Reclaim Your Creativity


I am tired. I have pandemic fatigue, fatigue. My mind feels broken as we enter year three of this (still) brutal pandemic. All of this complex problem solving has maxed out my creative thinking. I used to create for joy. Now it seems exclusively out of necessity, and my entire family feels the same way. Here are some steps to help reclaim your creativity.

Start now.

When you put in the effort, even when you’re not sure what you want to do, inspiration will find you and give you something truly interesting to start. 

Dedicate time.

I know you are rolling your eyes right now. What time! What will I stop doing so that I can start doing something new? You can start small. Fifteen minutes is just 1% of your day and still a meaningful place to start. That’s totally up to you, but during this time unplug. Turn off your notifications and, if you are brave enough, the internet altogether. Sit undistracted with whatever tool you use to facilitate your creativity.

Carry a notebook. 

For me, that’s a notebook. Writing is one of the main ways I express my creativity. I carry a notebook and pen everywhere I go–my purse, my car, at my bedside table. They are tiny and abundant. When an idea strikes, I am sure to capture it. Sometimes when I revisit and reorganize I can’t quite remember the reference. Other times, I notice a theme. These are bold and powerful moments. Here, I see what’s really on my mind and in my heart. Here, I find encouragement and flow. 

Try something new. (Or revisit something you once loved.) 

  1. Use a kit. While re-organizing the house for the 100th time to make way for e-learning, I recently came upon an old Klutz Watercolor kit. It was literally from high school. The boys and I dusted it off and had a great afternoon painting. There are few peaceful moments in this house full of boys, but this was one of them, and we could all use more. 
  2. Enter a contest. Competitive spirit and creativity unite! Bonus: some even pay. 
  3. Watch a movie. My husband and I are going through the 100 Greatest Films of All Time.  It’s interesting to observe so much, including how much shorter our attention span has become. It often takes us weeks to get through just one film. It’s been fun to understand these cultural references fully. It takes me back to the days of film class in college.  We debate, discuss symbolism, admire the beauty and storytelling, and escape for a short respite.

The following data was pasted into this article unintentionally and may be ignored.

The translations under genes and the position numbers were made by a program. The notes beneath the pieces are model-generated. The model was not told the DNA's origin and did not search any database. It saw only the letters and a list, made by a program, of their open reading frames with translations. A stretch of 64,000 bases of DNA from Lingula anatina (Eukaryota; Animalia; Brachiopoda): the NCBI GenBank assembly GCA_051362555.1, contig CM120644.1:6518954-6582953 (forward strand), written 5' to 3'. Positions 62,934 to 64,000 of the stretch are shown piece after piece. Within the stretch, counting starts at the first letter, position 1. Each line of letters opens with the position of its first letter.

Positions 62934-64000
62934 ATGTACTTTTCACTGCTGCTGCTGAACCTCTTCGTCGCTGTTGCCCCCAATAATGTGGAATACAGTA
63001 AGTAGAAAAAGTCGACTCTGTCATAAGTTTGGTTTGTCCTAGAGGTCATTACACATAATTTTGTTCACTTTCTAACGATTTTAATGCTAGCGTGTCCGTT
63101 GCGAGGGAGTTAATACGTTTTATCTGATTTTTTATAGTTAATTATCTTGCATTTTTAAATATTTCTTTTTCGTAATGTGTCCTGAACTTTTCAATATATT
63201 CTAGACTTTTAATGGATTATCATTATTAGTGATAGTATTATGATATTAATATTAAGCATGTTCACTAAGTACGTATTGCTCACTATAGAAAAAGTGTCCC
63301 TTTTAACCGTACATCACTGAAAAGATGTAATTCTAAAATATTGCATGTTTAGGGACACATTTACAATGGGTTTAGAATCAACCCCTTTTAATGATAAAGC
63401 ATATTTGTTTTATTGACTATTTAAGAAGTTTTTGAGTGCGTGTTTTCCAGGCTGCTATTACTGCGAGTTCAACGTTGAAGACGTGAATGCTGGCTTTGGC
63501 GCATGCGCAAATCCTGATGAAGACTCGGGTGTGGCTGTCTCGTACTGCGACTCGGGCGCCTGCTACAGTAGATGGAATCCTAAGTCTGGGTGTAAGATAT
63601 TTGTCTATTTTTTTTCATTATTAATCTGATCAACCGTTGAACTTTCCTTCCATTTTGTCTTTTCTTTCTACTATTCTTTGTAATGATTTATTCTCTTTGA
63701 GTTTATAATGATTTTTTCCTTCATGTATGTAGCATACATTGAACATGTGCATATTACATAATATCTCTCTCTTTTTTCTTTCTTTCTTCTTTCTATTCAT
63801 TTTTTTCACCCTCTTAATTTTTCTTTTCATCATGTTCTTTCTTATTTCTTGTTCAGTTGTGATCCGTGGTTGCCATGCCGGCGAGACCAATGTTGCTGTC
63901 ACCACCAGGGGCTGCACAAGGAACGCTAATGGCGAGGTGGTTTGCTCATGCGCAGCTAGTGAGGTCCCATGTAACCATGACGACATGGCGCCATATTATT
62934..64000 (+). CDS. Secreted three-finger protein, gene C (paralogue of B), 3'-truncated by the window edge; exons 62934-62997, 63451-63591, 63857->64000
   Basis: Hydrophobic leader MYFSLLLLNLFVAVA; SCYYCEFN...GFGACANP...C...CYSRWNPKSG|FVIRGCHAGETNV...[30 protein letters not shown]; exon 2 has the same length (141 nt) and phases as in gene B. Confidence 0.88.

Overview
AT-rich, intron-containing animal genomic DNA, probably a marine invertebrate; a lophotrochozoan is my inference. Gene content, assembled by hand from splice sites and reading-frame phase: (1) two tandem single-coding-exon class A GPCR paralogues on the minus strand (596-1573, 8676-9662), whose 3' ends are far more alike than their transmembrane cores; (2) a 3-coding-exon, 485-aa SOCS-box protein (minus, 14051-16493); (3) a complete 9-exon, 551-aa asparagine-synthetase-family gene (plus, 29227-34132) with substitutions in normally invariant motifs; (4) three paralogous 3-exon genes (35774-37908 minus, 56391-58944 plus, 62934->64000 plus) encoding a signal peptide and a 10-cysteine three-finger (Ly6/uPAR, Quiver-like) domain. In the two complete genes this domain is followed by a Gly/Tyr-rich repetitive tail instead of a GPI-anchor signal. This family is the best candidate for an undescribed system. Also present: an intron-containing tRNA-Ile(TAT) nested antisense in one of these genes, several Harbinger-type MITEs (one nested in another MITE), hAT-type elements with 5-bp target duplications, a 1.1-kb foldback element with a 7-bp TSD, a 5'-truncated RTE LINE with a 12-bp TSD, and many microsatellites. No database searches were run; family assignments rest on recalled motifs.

4. Take a walk. Throughout the pandemic I have taken one “walk and talk meetings” a day. Rain or shine, I use walking to connect with colleagues, collaborate and build consensus. When preparing for a big meeting, presentation, or a long stint of writing, I take a short walk to reorganize myself and come back to editing.
  5. Take a shower. I get my best ideas in the shower. The area of our brain that we use to make decisions is largely inactive during a shower. We are relaxed. The medial prefrontal cortex, which is responsible for learning association, context, and emotional responses, is extremely active on the other hand, thus the “ah-ha” moments.
  6. Follow along. When you are “plugged in,” follow something other than the news–your favorite copywriter, photographer, fashion icon. Following along not only sparks ideas but it also helps me feel brave and excited to try something new. If they can do it, so can I, so can you!
  7. Get technical. The Pomodoro Technique, for example, is a system that encourages us to work with the time we have—rather than against it. Using this method, you break your creative task at hand into 25-minute chunks separated by five-minute breaks. These intervals are referred to as pomodoros. After about four pomodoros, you take a longer break of about 15 to 20 minutes. This is especially helpful with writing. 
  8. Take a “Personal Retreat.” Pre-pandemic, I took one retreat a year through work. I would often stay an extra day to reflect, be in nature, visit a friend, and absorb all of that inspiration. That hasn’t been an option over the last two years. You can right-size an at-home retreat in the time you do have–even if it’s simply a day that school is in session and everyone’s out of the house.  
  9. Register for a class. Our local high school offers everything from welding to furniture refinishing. Our university offers photography and flower arranging. The craft store in my neighborhood teaches cake decorating and sewing. No matter your interest, a community center near you has something to offer. 
  10. Have fun. This is the ultimate point. When the world feels heavy, exploring our creativity lifts our spirits, improves our intelligence, boosts our immunity, and so much more.

I am looking forward to a time where my creativity can be used more for celebration than to address chaos and crisis.  Until then, I’m taking baby steps to reclaim my creativity in any joyful way I can.  

What are you doing to explore your creativity?  I’m always looking for new ideas! 

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Kristi grew up in Danville, Indiana where she met her childhood sweetheart and now husband Elliott. After years of living apart including graduate school in New York City and military tours abroad, they resettled and started a family in Indianapolis. Together, they are raising two bright and busy boys—Henry and George. She has a Master's Degree in Social work from New York University and is a RYT 200 Yoga Teacher. In her “spare” time, she enjoys reading memoirs, chasing her boys, and listening to her husband, the funniest person she knows.